|Madeleine Comora Bhushan on her Wedding Day|
Her book George Washington’s Teeth was co-written with Deborah Chandra, a member of Myra Cohn Livingston’s poetry group that Madeleine was part of. Some of Madeleine’s other stories and poems included a railroad story, inspired, I believe, by her grandfather, and an imaginative dog story, inspired by her dearly beloved bulldog Eleanor.
Madeleine’s writing came from her life, whether on a personal level or from her interest in art and history. The book we did together, Taj Mahal, grew out of a mutual fascination with India and visits to the Taj Mahal, which we both found far more impressive than we expected. The book started out as a strictly nonfiction project focusing on the background and building of the Taj Mahal, but evolved into a poetic retelling of the tale that is said to have inspired the building of this great monument. In the beginning, we envisioned the book illustrated with photos and historical art, but, when our editor suggested that Madeleine’s husband Rahul, a professional artist, submit some sample art, it became obvious that he was the perfect choice as the illustrator. So, while Madeleine and I labored over the text, making sure that every word and comma was exactly right, Rahul painted the pictures, researching every detail. The final product was a true collaboration. I brought my experience and nonfiction skills, Madeleine was the poet, creating music in every line, and Rahul contributed his beautifully detailed art and his Indian sensibility.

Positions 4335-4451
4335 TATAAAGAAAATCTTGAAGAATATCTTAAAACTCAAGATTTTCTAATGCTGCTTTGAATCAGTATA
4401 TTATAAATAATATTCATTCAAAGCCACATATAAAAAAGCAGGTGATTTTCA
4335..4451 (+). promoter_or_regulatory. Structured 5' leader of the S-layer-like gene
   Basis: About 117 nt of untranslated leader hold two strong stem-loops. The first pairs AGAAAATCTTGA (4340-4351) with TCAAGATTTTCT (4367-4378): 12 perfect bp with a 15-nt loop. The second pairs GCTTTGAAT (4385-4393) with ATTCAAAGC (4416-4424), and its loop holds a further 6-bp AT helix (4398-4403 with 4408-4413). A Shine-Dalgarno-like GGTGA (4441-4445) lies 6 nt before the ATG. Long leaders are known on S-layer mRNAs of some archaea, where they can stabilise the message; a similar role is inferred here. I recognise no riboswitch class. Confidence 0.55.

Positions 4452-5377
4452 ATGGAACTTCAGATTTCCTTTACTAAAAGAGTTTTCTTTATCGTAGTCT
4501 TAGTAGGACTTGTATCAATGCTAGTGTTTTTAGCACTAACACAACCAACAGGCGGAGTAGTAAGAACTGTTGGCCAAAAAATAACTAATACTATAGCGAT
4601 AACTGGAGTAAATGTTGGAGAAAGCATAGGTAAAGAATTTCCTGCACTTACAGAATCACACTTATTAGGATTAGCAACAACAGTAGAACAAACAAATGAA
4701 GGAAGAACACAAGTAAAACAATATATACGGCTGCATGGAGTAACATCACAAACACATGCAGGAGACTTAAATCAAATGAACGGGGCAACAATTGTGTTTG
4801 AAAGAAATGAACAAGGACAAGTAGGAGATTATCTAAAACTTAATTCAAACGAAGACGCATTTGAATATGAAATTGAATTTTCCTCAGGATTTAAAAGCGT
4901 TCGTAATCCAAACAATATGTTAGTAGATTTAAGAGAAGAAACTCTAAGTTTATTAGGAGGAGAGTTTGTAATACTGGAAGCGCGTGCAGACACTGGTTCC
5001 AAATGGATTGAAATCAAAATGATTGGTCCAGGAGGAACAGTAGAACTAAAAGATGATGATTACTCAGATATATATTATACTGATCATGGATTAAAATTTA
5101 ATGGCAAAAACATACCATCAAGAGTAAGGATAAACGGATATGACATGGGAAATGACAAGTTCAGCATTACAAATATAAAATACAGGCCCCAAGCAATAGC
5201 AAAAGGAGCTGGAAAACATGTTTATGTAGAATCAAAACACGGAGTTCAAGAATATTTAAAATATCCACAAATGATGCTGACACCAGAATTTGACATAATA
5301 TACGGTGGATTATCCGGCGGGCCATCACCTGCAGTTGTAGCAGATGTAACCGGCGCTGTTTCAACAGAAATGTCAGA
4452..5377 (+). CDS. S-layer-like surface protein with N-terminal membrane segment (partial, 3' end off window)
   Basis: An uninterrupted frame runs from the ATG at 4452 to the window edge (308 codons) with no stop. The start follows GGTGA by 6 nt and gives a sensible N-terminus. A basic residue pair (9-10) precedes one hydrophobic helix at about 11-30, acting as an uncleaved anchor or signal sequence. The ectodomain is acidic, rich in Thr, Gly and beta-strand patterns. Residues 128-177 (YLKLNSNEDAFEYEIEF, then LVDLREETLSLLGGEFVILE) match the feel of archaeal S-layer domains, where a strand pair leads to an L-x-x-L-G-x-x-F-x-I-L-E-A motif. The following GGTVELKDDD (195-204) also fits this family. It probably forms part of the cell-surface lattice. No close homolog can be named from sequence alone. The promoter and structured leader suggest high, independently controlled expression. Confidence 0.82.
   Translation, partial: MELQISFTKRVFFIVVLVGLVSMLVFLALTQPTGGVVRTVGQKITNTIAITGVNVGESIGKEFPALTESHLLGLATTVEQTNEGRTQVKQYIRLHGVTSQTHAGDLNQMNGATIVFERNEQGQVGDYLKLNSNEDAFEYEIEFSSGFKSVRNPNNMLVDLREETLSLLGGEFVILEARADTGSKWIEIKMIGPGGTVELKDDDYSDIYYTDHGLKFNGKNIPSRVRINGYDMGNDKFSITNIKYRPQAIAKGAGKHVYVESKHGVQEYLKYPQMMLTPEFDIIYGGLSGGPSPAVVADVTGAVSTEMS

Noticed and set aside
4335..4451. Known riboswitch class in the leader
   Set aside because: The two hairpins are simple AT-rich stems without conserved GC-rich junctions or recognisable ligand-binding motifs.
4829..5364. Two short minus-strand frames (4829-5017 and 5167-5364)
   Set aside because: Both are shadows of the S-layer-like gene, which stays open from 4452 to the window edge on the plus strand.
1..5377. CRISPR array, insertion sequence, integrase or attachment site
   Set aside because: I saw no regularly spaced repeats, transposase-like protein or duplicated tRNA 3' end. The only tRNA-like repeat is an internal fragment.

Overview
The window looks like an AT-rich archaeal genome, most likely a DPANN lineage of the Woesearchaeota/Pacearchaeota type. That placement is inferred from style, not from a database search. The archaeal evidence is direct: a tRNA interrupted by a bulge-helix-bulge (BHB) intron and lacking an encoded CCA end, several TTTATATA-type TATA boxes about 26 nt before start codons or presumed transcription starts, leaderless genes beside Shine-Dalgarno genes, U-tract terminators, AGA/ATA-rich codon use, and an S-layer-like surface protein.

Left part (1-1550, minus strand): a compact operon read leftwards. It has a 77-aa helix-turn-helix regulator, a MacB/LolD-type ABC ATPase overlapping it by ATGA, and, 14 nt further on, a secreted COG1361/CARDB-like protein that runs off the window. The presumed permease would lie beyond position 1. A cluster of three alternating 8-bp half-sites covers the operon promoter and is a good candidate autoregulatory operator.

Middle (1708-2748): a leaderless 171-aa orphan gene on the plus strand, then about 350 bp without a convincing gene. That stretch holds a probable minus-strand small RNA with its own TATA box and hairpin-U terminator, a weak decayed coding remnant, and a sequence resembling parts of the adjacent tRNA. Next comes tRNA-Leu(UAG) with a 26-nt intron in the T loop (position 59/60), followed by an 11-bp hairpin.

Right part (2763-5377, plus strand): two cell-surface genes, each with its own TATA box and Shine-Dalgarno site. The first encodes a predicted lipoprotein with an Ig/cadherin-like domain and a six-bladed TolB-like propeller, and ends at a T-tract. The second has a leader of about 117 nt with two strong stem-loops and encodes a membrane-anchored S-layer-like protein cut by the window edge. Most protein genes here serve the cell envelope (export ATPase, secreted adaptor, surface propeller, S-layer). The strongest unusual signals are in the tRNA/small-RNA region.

Meanwhile, Madeleine and Rahul became officially engaged and were married in a traditional Hindu ceremony, which I and many of Madeleine’s writer friends attended. Madeleine was the most beautiful bride I had ever seen. And then, not too long after, Madeleine became pregnant, her belly expanding each day with twins. I remember going to a baby shower organized by Madeleine’s sister Aileen. And then Kavi and Shiva were born, so tiny at first. After they came home, I helped with the feeding and diapering, trying a give Madeleine a break during a time Rahul was away. I remember how calm she seemed and so glowing with the joy of motherhood. I am saddened that Madeleine will not see her boys grow up, but she gave them a good start.
I last communicated with Madeleine in late April. She was on her way home from Seattle where she had been getting medical treatments. She said, “I’ll call you soon.”
Madeleine was a wonderful poet, perceptive critic in our writer’s group, loving wife and mother, teacher, and friend. My heart goes out to her husband Rahul, her twin boys, her mother and sisters. She will be terribly missed.